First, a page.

Album Reviews

New Order – Waiting For The Sirens’ Call

(london) UK release date: 28 March 2005


If there’s one thing guaranteed to make you feel very old indeed, it’s the news that both Bernard Sumner and Peter Hook will turn 50 next year. Surely not? Yet it’s true, those doyens of the Manchester scene, who gave us gems such as Temptation, Fine Time and of course Blue Monday, who’ve swallowed and snorted more illegal substances than most of us have had hot dinners, have nearly made it to their 50s.

Yet New Order have never been regarded as dinosaurs – instead they’re rapidly turning into one of the most respected bands around today. Collaborations with Billy Corgan and an appearance on Gwen Stefani‘s album has shown just how influential they’ve become and Ana Matronic from everyone’s favourite camp New Yorkers Scissor Sisters contributes backing vocals here.

Today’s New Order isn’t the same as the classic line up that bestrode the 80s. Gillian Gilbert has long since retired to motherhood, her place taken by former Marion guitarist Phil Cunningham, which has led to a less synth-based sound than their heyday. Yet this hasn’t led to a drop in quality – Waiting For The Sirens Call is their best effort since 1989’s Technique and if it doesn’t quite match that opus, well not many records do.

Lead single Krafty has already divided some fans for its poppy nature, but as soon as Peter Hook’s trademark, low slung bass sound creeps in it’s clear that this is vintage New Order. The lyrics are, quite frankly, atrocious (“I know the world is a beautiful place, with mountains, lakes and the human race” for example), but the sheer addictive, uplifting nature of the song buries itself into your brain and remains there for days.

Another radio-friendly moment is the driving Turn, its catchy chorus belying the song’s downbeat message – “turn your eyes from me, It’s time for me to go” pleads Sumner over yet another classic Hooky bassline. The jangly guitars give the song an upbeat quality but melancholy lurks just round the corner if the song is studied closer.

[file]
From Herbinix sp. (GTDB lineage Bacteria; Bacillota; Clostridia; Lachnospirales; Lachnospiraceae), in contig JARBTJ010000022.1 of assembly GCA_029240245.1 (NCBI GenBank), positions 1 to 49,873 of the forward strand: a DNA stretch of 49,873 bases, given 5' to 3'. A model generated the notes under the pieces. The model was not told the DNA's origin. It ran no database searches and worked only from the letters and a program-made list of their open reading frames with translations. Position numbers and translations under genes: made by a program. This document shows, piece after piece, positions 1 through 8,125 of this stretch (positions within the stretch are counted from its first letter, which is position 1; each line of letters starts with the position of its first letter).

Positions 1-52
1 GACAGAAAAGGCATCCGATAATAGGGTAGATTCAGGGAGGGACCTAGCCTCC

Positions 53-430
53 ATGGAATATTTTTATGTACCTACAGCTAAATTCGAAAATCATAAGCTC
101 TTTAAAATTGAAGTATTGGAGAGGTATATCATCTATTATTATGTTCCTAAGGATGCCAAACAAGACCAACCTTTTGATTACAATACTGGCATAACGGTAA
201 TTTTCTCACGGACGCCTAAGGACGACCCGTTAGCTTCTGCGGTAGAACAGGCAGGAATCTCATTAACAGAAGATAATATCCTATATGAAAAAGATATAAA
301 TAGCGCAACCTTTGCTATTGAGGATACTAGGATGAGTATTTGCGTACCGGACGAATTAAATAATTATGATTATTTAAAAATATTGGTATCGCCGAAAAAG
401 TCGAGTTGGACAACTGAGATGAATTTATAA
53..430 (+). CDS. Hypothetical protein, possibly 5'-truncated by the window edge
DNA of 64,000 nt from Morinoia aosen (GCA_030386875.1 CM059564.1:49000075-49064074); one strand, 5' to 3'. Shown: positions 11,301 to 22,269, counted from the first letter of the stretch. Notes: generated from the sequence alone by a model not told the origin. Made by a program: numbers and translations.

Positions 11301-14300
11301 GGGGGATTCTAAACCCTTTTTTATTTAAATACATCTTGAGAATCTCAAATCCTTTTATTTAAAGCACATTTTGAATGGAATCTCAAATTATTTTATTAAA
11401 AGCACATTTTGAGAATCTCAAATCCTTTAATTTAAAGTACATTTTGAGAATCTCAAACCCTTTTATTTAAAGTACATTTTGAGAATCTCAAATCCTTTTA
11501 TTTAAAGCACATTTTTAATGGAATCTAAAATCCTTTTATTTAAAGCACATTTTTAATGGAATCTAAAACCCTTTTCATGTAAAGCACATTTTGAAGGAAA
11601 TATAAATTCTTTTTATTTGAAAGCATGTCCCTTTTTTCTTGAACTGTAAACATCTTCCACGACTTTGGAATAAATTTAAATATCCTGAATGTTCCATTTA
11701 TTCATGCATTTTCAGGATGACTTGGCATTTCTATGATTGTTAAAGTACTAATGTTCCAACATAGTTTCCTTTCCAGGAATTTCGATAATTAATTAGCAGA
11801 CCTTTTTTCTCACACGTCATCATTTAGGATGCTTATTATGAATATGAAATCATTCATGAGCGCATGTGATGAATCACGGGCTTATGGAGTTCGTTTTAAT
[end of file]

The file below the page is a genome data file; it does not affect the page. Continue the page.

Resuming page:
Not everything is so successful though. The strange ragga stylings of I Told You So sound oddly dated, Who’s Joe, although reasonably catchy, lacks the big impact that an opening track should have, and Dracula’s Castle is pretty forgettable.

However, the best moments on here equal New Order at their peak. The serene, gliding title track is just sublime, Sumner’s reflective vocal sounding better than ever and striking just the right note between regret and wonder. The influence of Cunningham should not be underestimated here either – the closing track Working Overtime is unlike anything the band have ever done, a knockabout, almost rockabilly, guitar workout that Iggy Pop would be proud of. It’s a magnificent way to end the album (and hearing Sumner shout “hey” before the guitar solo is one of life’s great joys).

So, 20 years after the halcyon days of Madchester, the Hacienda and Tony Wilson, New Order are still going strong. It’s a fair bet that many of today’s bands (Bloc Party and The Killers spring to mind to name but two) wouldn’t exist without them. If you’ve somehow managed to go through life without discovering what all the fuss is about them, buy this now and catch up.


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